October is LGBT History Month and Oswego State’s Pride Alliance is taking full advantage of this time to promote LGBT+ events, holidays and compassion for students who need support.
During the month of October, many students, staff and members of the local area take time to honor the historical and prominent members of the LGBT+ community who have made steps toward LGBT rights and advancements. Oswego State’s Pride Alliance takes this month to celebrate students’ pride, individuality and to showcase LGBT+ events.
Senior Marian Holmes, the president of Pride Alliance, looks positively at LGBT History Month and feels that it is a very important time because it brings the campus together. She said the month highlights past and current LGBT efforts for equality.
“It’s really important because it’s a public display of support beyond and I think on top of that, it’s a way to celebrate those who have come before and have helped pave the way to allow us to exist,” Holmes said. “I that’s something that’s commonly forgotten, that people who fought, like Stonewall, allowed for the creation of things like the Pride Alliance and people forget to say thank you. I feel like it’s almost the LGBT Thanksgiving.”
Pride Alliance is Oswego State’s only LGBTQIA+ organization and works to bring about acceptance, understanding and change to the campus, students and staff. Not only does Pride Alliance promote equality and change, but it also serves as an outlet for LGBT students and straight allies. Sophomore Devon Perkins, a double major in philosophy and global & international studies said that Pride Alliance is a good group for him to be a part of in college.
“To me it means being able to live where I wanna live, because as a trans-person, it’s kind of hard to know who to call and where to go and where to find a good roommate,” Perkins said. “Because, you know, not everyone would not be okay with living with someone who’s gay or living with someone who’s trans.”
Oswego State’s Pride Alliance holds events and meetings during the entire school year, but some of its signature events are held during LGBT History Month. On Oct. 10, the Pride Alliance organization handed out free T-shirts in preparation for National Coming Out Day celebration and on Thursday the group handed out purple ribbons in honor of “Spirit Day.” The group further celebrates the month by hosting various discussion events and inviting LGBT+ speakers to the campus. All of this action by Pride Alliance aims to inform students and support acceptance on campus.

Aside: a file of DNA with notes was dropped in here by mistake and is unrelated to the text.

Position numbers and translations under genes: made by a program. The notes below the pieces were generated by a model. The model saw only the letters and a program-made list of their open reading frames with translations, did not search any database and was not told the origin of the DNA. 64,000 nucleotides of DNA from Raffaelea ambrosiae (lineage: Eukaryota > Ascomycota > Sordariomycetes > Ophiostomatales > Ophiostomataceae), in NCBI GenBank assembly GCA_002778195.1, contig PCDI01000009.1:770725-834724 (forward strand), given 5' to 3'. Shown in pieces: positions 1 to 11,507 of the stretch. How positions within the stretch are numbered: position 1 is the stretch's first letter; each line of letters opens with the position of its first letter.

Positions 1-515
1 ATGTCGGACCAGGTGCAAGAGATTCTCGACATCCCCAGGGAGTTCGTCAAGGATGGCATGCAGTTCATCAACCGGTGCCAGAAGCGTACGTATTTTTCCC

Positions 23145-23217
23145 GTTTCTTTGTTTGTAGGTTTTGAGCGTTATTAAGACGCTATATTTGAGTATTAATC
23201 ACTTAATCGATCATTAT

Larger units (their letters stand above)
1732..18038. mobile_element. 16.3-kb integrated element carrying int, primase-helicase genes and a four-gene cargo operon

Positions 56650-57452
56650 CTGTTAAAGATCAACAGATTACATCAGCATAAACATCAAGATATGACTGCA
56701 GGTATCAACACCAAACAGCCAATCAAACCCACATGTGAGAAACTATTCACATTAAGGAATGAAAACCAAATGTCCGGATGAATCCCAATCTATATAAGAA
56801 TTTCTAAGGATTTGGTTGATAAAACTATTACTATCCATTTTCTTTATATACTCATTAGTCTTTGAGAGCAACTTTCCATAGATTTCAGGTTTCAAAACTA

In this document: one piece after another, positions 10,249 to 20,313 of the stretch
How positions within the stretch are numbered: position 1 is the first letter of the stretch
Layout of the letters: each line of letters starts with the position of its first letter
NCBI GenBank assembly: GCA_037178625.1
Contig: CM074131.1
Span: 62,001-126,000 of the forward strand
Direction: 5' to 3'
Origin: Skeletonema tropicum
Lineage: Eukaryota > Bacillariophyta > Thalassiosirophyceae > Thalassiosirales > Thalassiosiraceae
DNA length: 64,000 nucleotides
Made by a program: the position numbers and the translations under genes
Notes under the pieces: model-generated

“It means quite a bit because I mean, you learn all about the history and we’re bringing in a lot of people like speakers and stuff like that to talk about different LGBT issues,” Perkins said. “So we’re essentially making history, through educating people.”
Pride Alliance and its events during LGBT History Month are not only there to serve students, but to remind the campus of just how far LGBT rights and equality has moved forward.
“I think it’s easy to go ‘Oh, not all 50 states have gay marriage, oh, not all 50 states recognize same-sex benefits, oh, this and that is wrong,’” Holmes said. “I think it’s easy to get caught up in the negative but I think sometimes it’s important to look back and see how far we’ve actually come, which is further than a lot of people give credit for.”
On Oct. 11, Pride Alliance and Oswego State students observed National Coming Out Day by wearing T-shirts that either read “I Support Equality” or “Out and Proud.” Students were seen all over campus wearing the shirts, and communication major Christina Grehlinger agreed with Pride Alliance’s message.
“I think it really gives a voice to those people that maybe not necessarily wanna openly say it, but when they see a group in society that they see that they can fit in with without having to say anything,” Grehlinger said. “I think it makes it easier for them. So I think it’s a positive thing.”
Going further on Pride Alliance’s LGBT friendly events, Olivia Basile, double major in graphic design and communication, supports Pride Alliance’s bridge-building efforts with campus events.
“I think they do a really good job getting everyone involved, whether you do identify LGBT or if you’re completely on the other aspect of it, and I think they are pretty inviting for anyone that wants to join or get involved,” Basile said. “I went to their ‘drag ball’ last year and it was so much fun. They have good events.”
Pride Alliance has weekly meetings on Thursdays at 7p.m. in room 133 in the Campus Center. The group also has an office in room 107 at The Point where LGBT students can go to during office hours. They have also created an anonymous chat option this year on their website, for students who seek advice and support. Events and more information can be found at their website pridealliance.wix.com/pridealliance, such as their famous ‘Drag Ball’ on Oct. 28.